| Notre-Dame |
| inside the cathedral |
| the beautiful windows of Notre-Dame |
| Notre-Dame Cathedral |
| Sainte-Chapelle |
| the magnificent Sainte-Chapelle |
| The Conciergerie, Hôtel de Ville – the city hall, and a medieval building|
| Photos weren’t allowed at the Shoah Memorial but we found this plaque outside a nursery school in memory of the small children deported from 1942 to 1944 because they were born Jews; innocent victims of Nazi barbarism and the Vichy Government. They were exterminated in the death camps. |
| The Tuileries Garden, Louvre, and Arc de Triomphe |
| the Eiffel Tower |
| Paris at night |
| views from our evening boat cruise |
| the shining city |
| the glowing Eiffel Tower |
Day 4: We woke up extremely early, caught the metro, and head to the Catacombs of Paris. We had read that the wait to get in can sometimes be 2-3 hours long so we wanted to avoid that. And boy, did we – we were the first in line! A little history about the Catacombs, they were developed in the late 1700s because Paris’ cemeteries were becoming overcrowded and causing serious health issues (disease ran rampant and water was contaminated). To solve this issue, the city closed several cemeteries and transferred the human remains to the old stone quarries. The bones were stacked neatly and plaques were installed stating which cemeteries the bones were moved from and the date. The Catacombs house over 6 million bones. To reach the Catacombs you travel down a narrow spiral stairwell and through a few stone hallways before reaching the ossuary, the final resting place for many of Paris’ dead.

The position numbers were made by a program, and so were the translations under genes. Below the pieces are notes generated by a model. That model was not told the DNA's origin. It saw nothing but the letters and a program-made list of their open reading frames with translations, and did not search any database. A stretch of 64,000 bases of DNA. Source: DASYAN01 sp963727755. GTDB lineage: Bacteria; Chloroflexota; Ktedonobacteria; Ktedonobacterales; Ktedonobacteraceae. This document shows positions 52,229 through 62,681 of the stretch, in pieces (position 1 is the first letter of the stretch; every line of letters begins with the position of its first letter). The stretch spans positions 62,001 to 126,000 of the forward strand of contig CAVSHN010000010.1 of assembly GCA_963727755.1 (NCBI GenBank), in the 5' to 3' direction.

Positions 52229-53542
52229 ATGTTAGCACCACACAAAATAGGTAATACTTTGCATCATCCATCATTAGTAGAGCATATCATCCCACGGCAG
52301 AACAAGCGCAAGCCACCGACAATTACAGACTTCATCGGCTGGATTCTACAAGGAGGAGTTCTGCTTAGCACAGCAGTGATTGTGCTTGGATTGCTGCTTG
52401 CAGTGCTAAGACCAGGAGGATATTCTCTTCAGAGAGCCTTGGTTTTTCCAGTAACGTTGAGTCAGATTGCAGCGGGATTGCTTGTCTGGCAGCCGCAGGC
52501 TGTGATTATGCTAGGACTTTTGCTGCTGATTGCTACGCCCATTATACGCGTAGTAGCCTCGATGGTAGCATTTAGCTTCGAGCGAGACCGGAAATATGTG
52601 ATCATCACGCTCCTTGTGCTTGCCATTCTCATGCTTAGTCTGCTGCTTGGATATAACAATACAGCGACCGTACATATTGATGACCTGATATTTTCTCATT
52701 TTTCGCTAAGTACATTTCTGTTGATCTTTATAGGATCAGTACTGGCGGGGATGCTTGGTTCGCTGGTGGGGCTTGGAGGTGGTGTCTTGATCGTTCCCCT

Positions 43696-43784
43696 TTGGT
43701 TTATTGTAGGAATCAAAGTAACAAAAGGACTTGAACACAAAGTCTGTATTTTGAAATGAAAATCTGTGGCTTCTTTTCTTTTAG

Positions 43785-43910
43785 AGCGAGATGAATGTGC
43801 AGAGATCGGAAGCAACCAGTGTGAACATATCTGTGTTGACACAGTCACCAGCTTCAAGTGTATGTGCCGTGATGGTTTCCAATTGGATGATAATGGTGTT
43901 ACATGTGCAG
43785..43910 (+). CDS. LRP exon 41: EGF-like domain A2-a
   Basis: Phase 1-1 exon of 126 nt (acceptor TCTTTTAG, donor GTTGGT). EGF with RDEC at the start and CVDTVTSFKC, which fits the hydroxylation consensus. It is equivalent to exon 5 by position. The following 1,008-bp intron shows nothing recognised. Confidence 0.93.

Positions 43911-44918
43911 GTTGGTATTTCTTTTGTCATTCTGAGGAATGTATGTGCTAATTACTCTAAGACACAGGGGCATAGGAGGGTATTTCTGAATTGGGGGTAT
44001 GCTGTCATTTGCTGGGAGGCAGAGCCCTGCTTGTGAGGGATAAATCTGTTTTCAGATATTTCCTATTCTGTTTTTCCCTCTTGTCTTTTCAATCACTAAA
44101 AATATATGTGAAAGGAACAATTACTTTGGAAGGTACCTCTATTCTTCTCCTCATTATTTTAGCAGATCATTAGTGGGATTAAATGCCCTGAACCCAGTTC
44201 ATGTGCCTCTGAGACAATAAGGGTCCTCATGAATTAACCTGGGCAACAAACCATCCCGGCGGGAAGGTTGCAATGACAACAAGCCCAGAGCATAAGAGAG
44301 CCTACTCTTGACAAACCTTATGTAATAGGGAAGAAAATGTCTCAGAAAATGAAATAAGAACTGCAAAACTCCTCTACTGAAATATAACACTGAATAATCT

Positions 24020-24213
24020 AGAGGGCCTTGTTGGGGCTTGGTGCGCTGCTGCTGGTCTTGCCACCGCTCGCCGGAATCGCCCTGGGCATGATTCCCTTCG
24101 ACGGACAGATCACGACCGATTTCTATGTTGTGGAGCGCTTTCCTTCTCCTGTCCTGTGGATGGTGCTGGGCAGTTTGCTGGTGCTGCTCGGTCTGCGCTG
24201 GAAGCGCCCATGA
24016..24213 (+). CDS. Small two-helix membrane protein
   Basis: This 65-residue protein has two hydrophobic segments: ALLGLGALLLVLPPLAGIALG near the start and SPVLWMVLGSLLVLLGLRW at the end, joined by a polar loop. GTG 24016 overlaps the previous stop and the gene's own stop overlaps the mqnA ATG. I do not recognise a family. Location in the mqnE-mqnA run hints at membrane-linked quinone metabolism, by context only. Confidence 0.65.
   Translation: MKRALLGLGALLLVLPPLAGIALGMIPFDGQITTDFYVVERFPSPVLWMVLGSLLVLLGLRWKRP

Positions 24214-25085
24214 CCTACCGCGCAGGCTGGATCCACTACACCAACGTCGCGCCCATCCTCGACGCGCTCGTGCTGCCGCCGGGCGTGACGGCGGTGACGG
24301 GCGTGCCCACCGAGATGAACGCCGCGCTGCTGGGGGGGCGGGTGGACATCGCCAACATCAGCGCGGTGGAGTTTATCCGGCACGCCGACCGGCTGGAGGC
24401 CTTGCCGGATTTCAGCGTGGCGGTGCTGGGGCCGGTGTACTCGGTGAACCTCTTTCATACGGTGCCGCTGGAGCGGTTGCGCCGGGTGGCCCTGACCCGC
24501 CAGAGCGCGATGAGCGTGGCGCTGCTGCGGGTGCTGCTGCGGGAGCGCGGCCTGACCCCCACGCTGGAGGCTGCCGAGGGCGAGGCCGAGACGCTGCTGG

After touring the Catacombs, we ascended into the light and made our way to Luxembourg Garden to enjoy a picnic lunch. Next, we stopped at the Panthéon (not to be confused with the Pantheon in Rome or the Parthenon in Greece) and took a quick peek inside the church of Mount St Stephen (which contains Paris’ only surviving rood screen – dated 1535 – which crosses over like a bridge with spiral staircases on either side).
After lots more walking we ended up at the quirky museum of Carnavalet which holds a collection of historic Parisian and French art, furniture, street and business signs, and more. My favorite room at Carnavalet was the one devoted to Art Deco and my favorite painting was one by Rene Lelong (Carrousel au Grand Palais, en 1910). I think I was captivated by its monochromatic beauty. We left the Carnavalet museum and stopped by the Place de Vosges, the oldest square in Paris.
Then we set off to find the Wall of Philip Augustus. It was built between 1180 and 1225 and a large portion of it still remains which you can find in the Marais (4th arrondissement). It’s across from the Village St-Paul and right next to a basketball court. This was our last discovery in Paris. After viewing the old wall, we grabbed dinner and went back to the our room to pack and prep for our trip the next day.